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I’m an expert at working sideways. You need to be, when you’ve spent six months immobilized on your side swinging a Wii Remote.
Let me back up — I’m disabled. I’m a “Percy Jackson” addict, a language nerd, and a believer in vanilla ice cream, and I’m also disabled. Disability is not a monolith. The definition spans everything from depression to dyslexia, and no two people experience disability the same way, even if they have identical conditions.
But for myself, “I’m disabled” means Schwartz-Jampel syndrome, a rare neuromuscular developmental disorder that, among other effects, has made my muscles permanently contracted, has caused me to become legally blind, and has gifted me with a walker to glide down slopes with (zooming out the front entrance of the Science Center is always a highlight).
Yet equally, on reflection, it has given me a twofold perspective on life. It’s the perspective of someone who moves but cannot walk; looks but cannot see; talks but cannot be understood. It’s the story of someone born a stranger struggling to belong, at Harvard and in the wider world. And while I only speak for myself, one of the more than a billion disabled people globally, these are experiences that I know many others can relate to. The narratives of disabled people are too often absent from conversation, despite their intrinsic and intersectional importance — when’s the last time you heard disability mentioned as more than an afterthought? I only hope my individual story can begin to fill that gap.
When I was seven, I underwent major hip surgery that left me unable to sit or stand for six months. To keep me active during that time, my surgeon recommended that my parents buy a Nintendo Wii. Through my disability, I discovered video games.
And that they’re hard.
My first game, “Wii Sports,” was designed as a casual game for all audiences. Even still, as a complete novice to video games, developing the needed hand-eye coordination posed a challenge. Compounding my difficulty, however, was that I was lying on my side, viewing the TV at a 90-degree angle.
There’s a common-sense concept in video game design: The player should be challenged by the game’s intended obstacles, not by unintended complications. This principle is crucial for ensuring that games are fun and fair; the player should feel that their mistakes are their own. However, when I threw my bowling ball and it ended up flying backwards, hitting the audience behind my character, it wasn’t because of my lack of skill. It was because of my circumstances. I was lying on my side, playing in a way the game wasn’t meant to be played, and I was stuck in that position.
Living a disabled life means living life at a 90-degree angle, halfway in and halfway out, fighting the design of the world around me as much as the challenges placed in front of me. In my first semester at Harvard, I comped a service organization. I was excited, as first-years are — until I learned that you were only allowed to do the work in an inaccessible location. I requested a reasonable accommodation, but that conversation went nowhere. When I passed the comp, I was officially a member, yet all I could do was watch everyone else from the sidelines. My excitement vanished, replaced by a familiar dejection and the realization that Harvard was no different than anywhere else I’d known.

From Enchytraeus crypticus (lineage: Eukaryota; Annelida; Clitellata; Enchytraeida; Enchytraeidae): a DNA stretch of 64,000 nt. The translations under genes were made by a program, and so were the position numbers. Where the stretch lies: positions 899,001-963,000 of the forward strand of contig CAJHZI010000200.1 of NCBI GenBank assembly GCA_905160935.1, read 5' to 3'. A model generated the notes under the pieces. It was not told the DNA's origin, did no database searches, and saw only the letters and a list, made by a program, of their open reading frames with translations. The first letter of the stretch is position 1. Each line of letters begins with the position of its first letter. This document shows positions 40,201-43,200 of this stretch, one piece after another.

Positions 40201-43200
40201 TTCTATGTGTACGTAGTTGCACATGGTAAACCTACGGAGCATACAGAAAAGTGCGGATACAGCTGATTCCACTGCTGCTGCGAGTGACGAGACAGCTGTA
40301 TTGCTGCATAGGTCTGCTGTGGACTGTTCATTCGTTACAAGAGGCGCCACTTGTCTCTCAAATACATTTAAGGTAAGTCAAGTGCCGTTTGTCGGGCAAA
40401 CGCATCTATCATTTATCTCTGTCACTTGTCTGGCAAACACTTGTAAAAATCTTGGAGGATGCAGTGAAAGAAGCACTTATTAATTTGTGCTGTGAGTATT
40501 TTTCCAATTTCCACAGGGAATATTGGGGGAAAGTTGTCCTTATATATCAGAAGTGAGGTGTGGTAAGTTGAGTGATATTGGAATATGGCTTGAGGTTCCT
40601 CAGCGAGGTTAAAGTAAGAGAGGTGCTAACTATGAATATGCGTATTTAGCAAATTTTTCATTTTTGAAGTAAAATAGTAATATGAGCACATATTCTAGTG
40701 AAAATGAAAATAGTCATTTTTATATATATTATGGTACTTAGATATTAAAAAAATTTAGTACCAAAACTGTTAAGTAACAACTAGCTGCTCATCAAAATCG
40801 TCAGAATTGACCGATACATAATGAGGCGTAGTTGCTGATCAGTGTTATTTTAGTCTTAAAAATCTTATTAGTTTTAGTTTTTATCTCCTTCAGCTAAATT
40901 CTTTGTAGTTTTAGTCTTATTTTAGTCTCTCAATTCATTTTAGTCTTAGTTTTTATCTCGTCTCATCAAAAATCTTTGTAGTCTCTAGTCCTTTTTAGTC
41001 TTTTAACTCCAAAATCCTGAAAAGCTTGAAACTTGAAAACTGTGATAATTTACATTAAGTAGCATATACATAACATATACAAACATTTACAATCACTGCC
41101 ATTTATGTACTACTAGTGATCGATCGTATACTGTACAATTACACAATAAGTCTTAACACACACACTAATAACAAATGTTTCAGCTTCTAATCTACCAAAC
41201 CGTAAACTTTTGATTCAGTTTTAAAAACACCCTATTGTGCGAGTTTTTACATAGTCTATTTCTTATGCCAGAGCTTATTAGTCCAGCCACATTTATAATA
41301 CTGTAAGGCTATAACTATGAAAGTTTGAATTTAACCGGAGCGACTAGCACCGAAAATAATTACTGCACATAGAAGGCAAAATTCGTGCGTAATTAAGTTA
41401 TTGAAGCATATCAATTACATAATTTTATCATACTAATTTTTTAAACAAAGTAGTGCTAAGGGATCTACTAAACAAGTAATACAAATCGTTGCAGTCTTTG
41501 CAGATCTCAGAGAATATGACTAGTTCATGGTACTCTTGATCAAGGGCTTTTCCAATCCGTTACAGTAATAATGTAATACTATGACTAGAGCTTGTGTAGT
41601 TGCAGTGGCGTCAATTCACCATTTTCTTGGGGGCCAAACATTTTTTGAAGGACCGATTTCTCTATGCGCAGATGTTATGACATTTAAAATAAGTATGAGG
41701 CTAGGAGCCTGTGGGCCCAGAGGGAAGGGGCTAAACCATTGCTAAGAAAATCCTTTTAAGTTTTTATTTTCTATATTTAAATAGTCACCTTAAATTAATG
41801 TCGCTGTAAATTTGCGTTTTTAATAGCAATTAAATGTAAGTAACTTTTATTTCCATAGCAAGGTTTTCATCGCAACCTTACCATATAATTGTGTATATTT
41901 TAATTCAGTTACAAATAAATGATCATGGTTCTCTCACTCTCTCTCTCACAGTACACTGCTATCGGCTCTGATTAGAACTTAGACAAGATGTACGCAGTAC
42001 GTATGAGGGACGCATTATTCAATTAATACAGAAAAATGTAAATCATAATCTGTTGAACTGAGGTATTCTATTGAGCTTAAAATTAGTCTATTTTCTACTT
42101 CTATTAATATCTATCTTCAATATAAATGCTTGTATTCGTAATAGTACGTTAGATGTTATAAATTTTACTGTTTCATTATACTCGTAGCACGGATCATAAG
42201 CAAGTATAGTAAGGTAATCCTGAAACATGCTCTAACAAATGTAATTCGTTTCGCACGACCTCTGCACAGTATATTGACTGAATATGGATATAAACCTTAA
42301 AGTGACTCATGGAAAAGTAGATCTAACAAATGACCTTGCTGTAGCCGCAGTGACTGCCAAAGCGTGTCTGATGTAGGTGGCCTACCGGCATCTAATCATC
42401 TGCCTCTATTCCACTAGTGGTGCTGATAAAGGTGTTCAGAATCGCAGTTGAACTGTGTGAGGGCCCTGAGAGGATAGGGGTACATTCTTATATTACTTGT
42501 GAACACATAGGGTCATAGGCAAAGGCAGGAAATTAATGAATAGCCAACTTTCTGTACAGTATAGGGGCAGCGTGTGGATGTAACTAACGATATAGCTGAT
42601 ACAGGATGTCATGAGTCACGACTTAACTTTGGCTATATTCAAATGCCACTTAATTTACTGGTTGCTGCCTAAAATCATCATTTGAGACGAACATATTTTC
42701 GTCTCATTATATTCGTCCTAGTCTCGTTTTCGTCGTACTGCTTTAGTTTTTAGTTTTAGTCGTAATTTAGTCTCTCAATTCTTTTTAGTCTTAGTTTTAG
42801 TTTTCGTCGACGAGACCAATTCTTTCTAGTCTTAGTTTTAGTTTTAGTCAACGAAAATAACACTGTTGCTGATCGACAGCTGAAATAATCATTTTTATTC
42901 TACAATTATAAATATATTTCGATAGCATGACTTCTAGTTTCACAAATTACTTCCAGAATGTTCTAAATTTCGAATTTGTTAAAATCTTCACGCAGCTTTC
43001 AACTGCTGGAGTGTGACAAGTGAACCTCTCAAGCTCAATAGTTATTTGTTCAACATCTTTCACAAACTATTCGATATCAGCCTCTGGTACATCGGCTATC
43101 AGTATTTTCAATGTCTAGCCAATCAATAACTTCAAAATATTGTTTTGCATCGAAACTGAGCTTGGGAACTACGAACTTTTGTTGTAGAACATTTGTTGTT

It doesn’t need to be that way; after all, our surrounding environment can change. In that same semester, I attended a course fair. I physically can’t raise my voice, and the room was so crowded that I couldn’t make myself heard. But instead of sending me away, the professor I was trying to talk with gave me her email and told me to contact her. And when I took her class, she offered to personally show me how to navigate the building. I felt like I belonged.
By every aspect of its marginalizing design, disabled people aren’t meant to exist in this world. Yet throughout this column, as I explore what makes me feel like I don’t belong in this world and what reassures me that I truly exist, I’m not asking for pity. In fact, I can hardly think of anything I want less (except rewatching the “Percy Jackson” movies, they’re awful). Instead, as I untangle my experiences of living a disabled life, I hope for discussion, for awareness of how our actions can impact the disabled people invisibly forced to the edges of our communities — and I hope that no matter how crowded of a room as Harvard is, my writing can speak louder than my weak voice, announcing, “We’re here.”
After all, I eventually learned how to bowl a strike, even while lying on my side.
Ben Elwy ’23 lives in Quincy House. His column “Living a Disabled Life” appears on alternate Tuesdays.
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